2. The Reed Solomon decoder described in claim **1** wherein the decoder has the following parts: i multipliers, which are multipliers for performing multiplication of the first element α^{w}(A_{w, i−1}, A_{w,i−2}, A_{w, i−3}, . . . , A_{w, 3}, A_{w, 2}, A_{w, 1}, A_{w, 0})^{T }and the second element α^{v}(A_{v, i−1}, A_{v, i−2}, A_{v, i−3}, . . . , A_{v, 3}, A_{v, 2}, A_{v, 1}, A_{v, 0})^{T}, of Galois field GF (**2** ^{i}) and which performs in parallel the multiplier operations for the first element and α^{0}, α^{1}, α^{2}, α^{3}, . . . , α^{i−3}, α^{i−2}, a^{i−1 }of the primitive element α of the Galois field, respectively; an AND operation unit which performs in parallel the AND operations for the results of multiplication of said i units of multiplier and said A_{v, 0}, A_{v, 1}, A_{v, 2}, A_{v, 3}, . . . , A_{v, i−3}, A_{v, i−2}, A_{v, i−1}; and an adder which performs addition for the results of operation of said i AND operation units.

3. The Reed Solomon decoder described in claim **1** wherein the decoding operation means has the following parts:

at least a first input port, second input port, and third input port,

a multiplier performing multiplication operation for the data input from the first input port and the second input port,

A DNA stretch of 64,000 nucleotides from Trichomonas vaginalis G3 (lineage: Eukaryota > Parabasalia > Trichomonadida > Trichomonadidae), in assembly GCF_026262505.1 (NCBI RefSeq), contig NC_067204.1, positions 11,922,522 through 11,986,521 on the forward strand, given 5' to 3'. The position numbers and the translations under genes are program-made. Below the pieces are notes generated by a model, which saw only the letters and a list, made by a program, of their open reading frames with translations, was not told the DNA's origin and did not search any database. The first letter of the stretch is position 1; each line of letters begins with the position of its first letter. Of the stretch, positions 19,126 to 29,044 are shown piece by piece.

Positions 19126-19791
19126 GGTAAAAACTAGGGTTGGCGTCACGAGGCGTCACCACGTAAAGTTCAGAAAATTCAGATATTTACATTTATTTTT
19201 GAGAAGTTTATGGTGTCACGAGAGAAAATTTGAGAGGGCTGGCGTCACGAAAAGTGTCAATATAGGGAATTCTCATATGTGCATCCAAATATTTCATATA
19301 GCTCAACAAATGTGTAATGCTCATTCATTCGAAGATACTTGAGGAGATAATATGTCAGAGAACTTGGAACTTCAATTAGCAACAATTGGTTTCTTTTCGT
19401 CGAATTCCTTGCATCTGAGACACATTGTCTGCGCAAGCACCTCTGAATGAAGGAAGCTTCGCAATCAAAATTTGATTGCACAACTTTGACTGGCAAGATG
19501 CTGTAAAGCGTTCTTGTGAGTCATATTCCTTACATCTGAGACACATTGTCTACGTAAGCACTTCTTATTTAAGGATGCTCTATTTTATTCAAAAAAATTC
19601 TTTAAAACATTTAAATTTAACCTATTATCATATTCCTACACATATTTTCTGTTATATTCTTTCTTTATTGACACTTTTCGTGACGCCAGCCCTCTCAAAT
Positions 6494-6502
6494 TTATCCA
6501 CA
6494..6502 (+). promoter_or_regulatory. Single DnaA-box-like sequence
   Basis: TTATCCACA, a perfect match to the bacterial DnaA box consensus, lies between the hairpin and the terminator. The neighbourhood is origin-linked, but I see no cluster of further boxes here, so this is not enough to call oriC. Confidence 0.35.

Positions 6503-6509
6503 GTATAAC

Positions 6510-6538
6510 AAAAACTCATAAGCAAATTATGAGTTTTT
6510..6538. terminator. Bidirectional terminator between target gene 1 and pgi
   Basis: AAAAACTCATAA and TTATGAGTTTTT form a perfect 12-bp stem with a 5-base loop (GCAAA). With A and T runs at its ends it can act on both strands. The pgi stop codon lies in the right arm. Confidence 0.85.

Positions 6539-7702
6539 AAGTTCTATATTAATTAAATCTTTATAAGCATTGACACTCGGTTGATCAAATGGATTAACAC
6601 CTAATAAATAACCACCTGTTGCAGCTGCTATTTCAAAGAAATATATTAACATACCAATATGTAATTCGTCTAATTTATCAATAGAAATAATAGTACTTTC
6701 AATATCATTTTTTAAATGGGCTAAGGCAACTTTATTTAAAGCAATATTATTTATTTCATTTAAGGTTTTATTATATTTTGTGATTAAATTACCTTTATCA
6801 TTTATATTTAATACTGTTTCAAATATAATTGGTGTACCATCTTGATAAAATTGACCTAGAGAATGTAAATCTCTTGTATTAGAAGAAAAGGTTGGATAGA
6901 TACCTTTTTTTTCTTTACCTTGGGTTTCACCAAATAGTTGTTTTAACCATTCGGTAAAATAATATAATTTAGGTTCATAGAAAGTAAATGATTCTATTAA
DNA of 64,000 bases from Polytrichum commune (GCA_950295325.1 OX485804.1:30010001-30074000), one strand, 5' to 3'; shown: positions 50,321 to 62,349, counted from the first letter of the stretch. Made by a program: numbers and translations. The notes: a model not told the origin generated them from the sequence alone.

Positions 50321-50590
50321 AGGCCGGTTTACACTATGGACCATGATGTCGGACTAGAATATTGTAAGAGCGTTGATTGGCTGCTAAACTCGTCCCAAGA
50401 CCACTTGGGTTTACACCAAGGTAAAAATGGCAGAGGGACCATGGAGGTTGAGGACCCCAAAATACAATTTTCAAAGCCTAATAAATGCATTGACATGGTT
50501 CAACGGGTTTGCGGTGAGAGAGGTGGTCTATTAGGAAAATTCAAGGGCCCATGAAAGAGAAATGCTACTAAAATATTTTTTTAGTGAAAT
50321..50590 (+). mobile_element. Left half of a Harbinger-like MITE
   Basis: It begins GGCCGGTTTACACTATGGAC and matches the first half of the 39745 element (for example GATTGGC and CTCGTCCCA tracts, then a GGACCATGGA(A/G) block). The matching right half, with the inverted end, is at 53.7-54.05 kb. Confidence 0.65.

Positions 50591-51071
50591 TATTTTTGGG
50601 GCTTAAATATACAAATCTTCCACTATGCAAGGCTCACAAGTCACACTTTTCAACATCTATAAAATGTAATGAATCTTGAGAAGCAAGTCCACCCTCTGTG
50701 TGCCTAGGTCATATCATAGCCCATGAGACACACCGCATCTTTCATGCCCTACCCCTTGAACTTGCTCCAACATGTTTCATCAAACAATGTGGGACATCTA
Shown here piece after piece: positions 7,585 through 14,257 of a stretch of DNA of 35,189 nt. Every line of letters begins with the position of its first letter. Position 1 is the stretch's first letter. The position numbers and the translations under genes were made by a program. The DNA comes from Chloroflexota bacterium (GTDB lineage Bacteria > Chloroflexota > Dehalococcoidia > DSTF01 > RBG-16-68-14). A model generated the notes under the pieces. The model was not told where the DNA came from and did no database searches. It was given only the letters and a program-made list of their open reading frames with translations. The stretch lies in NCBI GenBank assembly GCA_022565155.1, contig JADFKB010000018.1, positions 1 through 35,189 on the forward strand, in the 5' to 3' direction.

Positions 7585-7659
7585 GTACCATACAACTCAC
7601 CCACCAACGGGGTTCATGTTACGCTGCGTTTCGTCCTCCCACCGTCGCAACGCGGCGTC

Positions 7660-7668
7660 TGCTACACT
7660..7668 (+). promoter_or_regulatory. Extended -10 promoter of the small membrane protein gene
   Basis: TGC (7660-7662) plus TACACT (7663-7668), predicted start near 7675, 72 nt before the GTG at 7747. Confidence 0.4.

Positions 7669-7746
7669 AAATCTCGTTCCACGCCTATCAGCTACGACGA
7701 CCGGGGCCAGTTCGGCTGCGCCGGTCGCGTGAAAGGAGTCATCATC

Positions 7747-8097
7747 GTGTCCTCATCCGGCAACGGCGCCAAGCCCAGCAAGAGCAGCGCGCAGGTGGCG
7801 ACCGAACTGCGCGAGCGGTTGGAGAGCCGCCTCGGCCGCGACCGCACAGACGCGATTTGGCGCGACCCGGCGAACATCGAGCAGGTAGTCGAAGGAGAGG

and an adder performing addition for the output data of the multiplier and the data input from the third input port.

4. The Reed Solomon decoder described in claim **3** wherein the decoder has the following parts: i multipliers, which are multipliers for performing multiplication of the first element α^{w}(A_{w, i−1}, A_{w, i−2}, A_{w, i−3}, . . . , A_{w, 3}, A_{w,2}, A_{w, 1}, A_{w, 0})^{T }and the second element α^{v}(A_{v, i−1}, A_{v, i−2}, A_{v, i−3}, . . . , A_{v, 3}, A_{v, 2}, A_{v, 1}, A_{v, 0})^{T}, of Galois field GF (**2** ^{i}) and which performs in parallel the multiplier operations for the first element and α^{0}, α^{1}, α^{2}, α^{3}, . . . , α^{i−3}, α^{i−2}, a^{i−1 }of the primitive element α of the Galots field, respectively; an AND operation unit which performs in parallel the AND operations for the results of multiplication of said i units of multiplier and said A_{v, 0}, A_{v, 1}, A_{v, 2}, A_{v, 3}, . . . , A_{v, i−3}, A_{v, i−2}, A_{v, i−1}; and an adder which performs addition for the results of operation of said i AND operation units.

5. The Reed Solomon decoder described in claim **3** wherein the decoding operation means has the following parts:

a first memory means which stores the command codes,

a sequencer which controls the order of execution of the command codes,

a second memory means which has plural operation registers for temporary storage of the results of operation of the operation processing unit,